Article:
Now imagine again growing up at the very same place. Everything is the same. Except that there is no such school. What do you see? Think about it.
Impossible? Who said impossible?!
We have good reasons to believe such school is feasible. For almost every elementary aspect of the school, we can point to an existing institution that successfully does that even now in at least one place in the world, although often at scales smaller than what's needed. It doesn't require a leap of faith to believe these ingredients can be combined. We have spent a lot of time figuring out how to dramatically cut costs without sacrificing quality to make it all scalable in developing countries.
Advice we would appreciate
Data science / machine learning matters
Our curriculum combines together many practical and theoretical insights and many different pieces of technology. We always strive to make our teaching content relevant and up-to-date. Of course, we make effort on our own to be continuously updated. But sometimes it's much easier to talk to an expert on the specific method or technology that we are considering for inclusion in our curriculum, especially when the long-term merit of the method is not well understood by the scientific community or if the technology is early in its adoption cycle. If you have such expertise and would be willing to share your insights if needed, please let us know.
To be honest, we probably need advice from almost anyone anywhere. To build a global educational institution, we need to understand the local conditions in many places. We'll investigate these on a case-by-case basis as our student body grows, but often having even a short chat with someone who already understands some of these local conditions may be worth many hours or days of our effort. Here are some examples of knowledge we need:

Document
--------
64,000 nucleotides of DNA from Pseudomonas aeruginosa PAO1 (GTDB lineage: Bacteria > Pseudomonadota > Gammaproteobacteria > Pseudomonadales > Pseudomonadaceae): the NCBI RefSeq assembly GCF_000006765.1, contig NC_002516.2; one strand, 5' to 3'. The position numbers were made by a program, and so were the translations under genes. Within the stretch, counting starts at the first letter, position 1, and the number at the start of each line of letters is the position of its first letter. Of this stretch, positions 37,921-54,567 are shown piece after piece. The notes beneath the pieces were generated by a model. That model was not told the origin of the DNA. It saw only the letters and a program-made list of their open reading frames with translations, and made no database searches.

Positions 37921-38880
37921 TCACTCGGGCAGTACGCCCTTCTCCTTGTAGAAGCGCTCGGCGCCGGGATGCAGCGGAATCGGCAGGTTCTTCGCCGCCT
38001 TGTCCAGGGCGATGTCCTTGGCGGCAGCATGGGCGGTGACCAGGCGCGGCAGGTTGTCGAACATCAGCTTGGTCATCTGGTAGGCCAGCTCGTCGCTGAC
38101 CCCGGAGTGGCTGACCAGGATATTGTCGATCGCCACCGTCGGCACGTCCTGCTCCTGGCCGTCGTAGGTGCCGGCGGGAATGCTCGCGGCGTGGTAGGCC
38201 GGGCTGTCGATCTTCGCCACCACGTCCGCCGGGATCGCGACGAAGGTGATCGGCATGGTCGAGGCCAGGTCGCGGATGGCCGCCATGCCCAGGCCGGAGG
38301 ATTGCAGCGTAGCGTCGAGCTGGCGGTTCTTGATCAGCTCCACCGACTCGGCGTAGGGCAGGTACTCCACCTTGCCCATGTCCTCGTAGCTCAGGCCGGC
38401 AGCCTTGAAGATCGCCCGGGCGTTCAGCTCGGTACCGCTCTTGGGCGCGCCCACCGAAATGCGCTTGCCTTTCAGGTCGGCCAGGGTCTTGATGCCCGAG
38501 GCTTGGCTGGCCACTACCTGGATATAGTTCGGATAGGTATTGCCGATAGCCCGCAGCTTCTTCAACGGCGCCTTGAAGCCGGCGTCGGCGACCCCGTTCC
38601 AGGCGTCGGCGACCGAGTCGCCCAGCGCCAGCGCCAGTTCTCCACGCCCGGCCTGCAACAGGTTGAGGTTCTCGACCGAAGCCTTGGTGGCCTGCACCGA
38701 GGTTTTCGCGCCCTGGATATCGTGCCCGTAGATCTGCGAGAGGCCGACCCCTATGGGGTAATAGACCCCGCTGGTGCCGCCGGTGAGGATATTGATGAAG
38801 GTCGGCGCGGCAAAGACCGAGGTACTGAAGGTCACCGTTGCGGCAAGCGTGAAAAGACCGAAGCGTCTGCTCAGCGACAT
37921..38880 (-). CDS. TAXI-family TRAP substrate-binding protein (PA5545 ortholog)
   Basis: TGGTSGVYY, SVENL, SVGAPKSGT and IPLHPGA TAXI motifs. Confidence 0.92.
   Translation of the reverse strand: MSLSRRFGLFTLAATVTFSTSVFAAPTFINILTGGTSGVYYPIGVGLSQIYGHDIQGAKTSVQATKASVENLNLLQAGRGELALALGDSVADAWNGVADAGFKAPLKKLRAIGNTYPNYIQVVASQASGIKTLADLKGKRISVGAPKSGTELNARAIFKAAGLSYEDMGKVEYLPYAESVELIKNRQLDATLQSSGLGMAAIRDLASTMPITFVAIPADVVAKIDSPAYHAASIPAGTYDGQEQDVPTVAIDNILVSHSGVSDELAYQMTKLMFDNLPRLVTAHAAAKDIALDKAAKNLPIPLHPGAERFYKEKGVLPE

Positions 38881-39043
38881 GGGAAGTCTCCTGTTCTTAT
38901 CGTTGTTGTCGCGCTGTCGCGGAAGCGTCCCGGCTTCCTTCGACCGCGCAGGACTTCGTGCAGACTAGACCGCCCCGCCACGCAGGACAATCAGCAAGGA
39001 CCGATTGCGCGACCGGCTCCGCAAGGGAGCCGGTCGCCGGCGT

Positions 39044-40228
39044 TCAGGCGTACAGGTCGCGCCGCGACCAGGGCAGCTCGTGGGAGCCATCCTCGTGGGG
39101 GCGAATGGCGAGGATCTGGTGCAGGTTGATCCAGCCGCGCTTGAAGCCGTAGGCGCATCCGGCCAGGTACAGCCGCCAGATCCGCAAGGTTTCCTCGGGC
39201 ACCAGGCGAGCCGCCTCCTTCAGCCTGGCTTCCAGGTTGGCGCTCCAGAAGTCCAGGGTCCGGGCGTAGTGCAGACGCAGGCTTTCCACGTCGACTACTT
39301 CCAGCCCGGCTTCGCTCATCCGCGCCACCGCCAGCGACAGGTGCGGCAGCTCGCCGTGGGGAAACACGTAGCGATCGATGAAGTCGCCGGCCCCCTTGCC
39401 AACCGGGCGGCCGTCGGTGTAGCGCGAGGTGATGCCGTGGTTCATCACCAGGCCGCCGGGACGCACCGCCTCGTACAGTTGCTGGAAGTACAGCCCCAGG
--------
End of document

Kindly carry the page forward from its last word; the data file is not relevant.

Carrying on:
We need to understand legislation in many countries to be able to pay all required taxes and to be sure we respect all relevant laws.
We need to understand internet connectivity issues to make sure we can effectively communicate with students.
We need to understand local labor market conditions so that our students can get jobs at their skill level after or even during their studies. Remote jobs are great, but it's better if they are not the only option.
It's not just local conditions that we need to understand better. Maybe we don't know how to reach students who would most benefit from our program. Maybe we don't know about a useful tool we could take advantage of. Maybe we don't know about a great teaching method. Maybe we don't have the right contacts.
Help we would appreciate
If you would like to help us solve problems on the ground, please let us know. There are many things that would be hard to do remotely. If you need to get paid, please check our careers page.
We are ready to implement the new educational organization with our own effort. But of course, we are very much open to partnering with other institutions. These may include schools, companies, research institutes, coding bootcamps, government agencies, non-governmental organizations, or charities, among others.
Of course, there are many other ways to help. For example, it would be great to co-organize science/technology meetings or talks.